Kellen recently released their Social Media Impact Study for Associations 2015 – the company’s third annual global report on the use of social media by associations.
They surveyed 439 organizations in the U.S. and Europe and found some interesting changes in the way associations, professional societies, and charitable organizations engage with social media.
Pointing to a growing understanding of the importance of cross-platform content development and sharing among U.S.-based organizations, Instagram saw a significant 29% increase in usage, while Pinterest and YouTube utilization also grew -- 21% to 24% and 64% to 73% respectively. With the exception of LinkedIn, all other major platforms saw growth and it’s clear that blogs have received an incredible amount of attention in the past four years, having not even been on the radar in 2011.
What goes hand-in-hand with this attention to additional platforms and gaining traction in the social media space is the need for additional resources – both human and financial. Investing the time and money for great content and smart amplification and engagement efforts is clearly part of our new reality and the Kellen study demonstrates that point with the vast majority of respondents saying their organization spends 1-10 hours per week and with the function being rarely outsourced. That’s a significant amount of time, particularly for smaller associations.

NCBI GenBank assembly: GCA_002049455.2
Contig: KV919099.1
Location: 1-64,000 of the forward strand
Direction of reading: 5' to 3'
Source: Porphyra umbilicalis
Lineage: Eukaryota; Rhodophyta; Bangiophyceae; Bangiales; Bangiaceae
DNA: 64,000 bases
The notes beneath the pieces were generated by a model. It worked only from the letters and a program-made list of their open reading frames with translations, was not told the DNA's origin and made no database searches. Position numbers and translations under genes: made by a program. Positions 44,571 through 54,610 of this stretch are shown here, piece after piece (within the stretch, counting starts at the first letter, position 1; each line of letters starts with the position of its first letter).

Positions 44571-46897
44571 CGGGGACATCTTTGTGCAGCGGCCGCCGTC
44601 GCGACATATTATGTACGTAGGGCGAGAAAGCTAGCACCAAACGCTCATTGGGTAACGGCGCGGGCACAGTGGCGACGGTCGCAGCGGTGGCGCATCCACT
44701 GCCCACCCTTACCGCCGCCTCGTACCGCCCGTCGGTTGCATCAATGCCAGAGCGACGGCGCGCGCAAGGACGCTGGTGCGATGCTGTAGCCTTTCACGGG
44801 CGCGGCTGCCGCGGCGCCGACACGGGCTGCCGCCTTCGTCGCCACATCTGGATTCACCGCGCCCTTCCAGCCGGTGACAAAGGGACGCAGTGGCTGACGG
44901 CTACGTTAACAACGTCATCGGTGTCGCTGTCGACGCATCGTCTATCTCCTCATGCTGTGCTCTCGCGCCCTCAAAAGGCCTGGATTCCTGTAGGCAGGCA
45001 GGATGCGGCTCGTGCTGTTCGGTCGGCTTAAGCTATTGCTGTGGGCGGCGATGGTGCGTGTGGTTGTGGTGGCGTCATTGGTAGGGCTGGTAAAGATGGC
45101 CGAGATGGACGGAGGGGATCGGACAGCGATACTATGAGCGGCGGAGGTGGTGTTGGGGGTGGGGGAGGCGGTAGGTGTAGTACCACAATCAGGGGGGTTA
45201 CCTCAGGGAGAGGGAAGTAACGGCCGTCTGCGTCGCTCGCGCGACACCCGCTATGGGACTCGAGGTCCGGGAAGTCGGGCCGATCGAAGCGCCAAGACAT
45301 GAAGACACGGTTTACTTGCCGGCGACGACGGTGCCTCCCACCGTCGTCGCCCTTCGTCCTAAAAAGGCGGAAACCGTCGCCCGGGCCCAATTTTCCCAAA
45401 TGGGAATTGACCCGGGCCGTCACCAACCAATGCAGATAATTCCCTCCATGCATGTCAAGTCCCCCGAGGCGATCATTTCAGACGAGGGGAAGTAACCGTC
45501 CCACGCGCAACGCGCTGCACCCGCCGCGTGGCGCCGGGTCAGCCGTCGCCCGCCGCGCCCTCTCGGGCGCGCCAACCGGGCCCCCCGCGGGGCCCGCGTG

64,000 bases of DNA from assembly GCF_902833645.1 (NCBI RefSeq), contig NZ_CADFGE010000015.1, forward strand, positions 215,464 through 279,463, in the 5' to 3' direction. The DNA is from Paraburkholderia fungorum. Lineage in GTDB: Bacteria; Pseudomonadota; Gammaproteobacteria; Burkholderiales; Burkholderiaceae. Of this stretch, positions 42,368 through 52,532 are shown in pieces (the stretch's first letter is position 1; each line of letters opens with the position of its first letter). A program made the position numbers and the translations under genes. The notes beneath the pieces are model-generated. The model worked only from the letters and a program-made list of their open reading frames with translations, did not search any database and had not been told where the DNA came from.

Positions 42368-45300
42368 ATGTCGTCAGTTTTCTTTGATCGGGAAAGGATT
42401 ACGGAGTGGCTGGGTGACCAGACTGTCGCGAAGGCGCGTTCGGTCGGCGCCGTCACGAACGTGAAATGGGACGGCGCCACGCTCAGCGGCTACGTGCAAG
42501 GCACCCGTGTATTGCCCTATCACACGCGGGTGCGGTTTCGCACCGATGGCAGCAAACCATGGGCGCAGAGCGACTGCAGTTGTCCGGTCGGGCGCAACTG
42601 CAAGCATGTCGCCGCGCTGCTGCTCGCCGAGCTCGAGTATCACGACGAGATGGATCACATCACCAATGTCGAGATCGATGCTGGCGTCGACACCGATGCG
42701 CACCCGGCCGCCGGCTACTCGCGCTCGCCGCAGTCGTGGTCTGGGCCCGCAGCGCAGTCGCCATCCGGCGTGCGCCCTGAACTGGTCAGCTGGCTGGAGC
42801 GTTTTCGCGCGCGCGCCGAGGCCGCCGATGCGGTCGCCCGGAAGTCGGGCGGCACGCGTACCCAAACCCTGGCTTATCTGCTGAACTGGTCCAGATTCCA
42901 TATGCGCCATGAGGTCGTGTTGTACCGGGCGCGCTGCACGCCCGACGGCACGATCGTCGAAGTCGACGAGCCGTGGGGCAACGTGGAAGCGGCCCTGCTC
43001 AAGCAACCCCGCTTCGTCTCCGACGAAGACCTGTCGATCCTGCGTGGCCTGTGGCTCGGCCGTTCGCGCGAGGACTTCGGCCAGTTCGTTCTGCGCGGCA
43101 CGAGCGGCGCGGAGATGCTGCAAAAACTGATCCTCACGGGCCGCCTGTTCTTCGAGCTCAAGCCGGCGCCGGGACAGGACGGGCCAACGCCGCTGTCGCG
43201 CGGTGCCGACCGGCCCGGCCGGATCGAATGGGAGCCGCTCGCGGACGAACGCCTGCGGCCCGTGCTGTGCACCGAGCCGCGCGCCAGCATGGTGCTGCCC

The alignment between the reasons for using social media and the perceived effectiveness of the channel was clear in the study. There were exceptions, however. One example is around respondent’s expectations for the channel’s ability to help in recruitment efforts. Outcomes haven’t matched hopes in this sphere. That raises the question of whether direct recruiting may not be as successful as organization’s hope, but perhaps the information and engagement the association demonstrates does in fact have impact on a person’s interest in pursuing a career with the organization?
Given the scope of the Kellen study and its respondent group, that question isn’t asked or answered. But the question points to one of the issues we all have: measuring the effectiveness of our efforts.
This continues to be problematic, as most of us remain focused on quantity over quality. To a large degree, that’s not surprising. The number of followers and shares of our content gives us some quick indicators and we’re all pressed for time. But we clearly need to pay more attention to the quality of our audience and to taking the time to really analyzing conversations that are relevant to us.
Another interesting aspect of the Kellen study is the differences between our European counterparts and us. Their overall satisfaction with social media is higher and there are a couple of approaches they have embraced more than us. One example of this is their recognition that an integrated approach to social media leads to more impact within the channel. Too often we silo our efforts, not realizing that the opportunity to tell a richer, more engaging story may come from initiatives that seemingly have little to do with social media. Like the measurement of our social media activities, more time taken to ensure we are maximizing our influence will lead to better outcomes.
For information on the methodology and additional findings from the full study, please go to: http://kellencompany.com/socialmediastudy/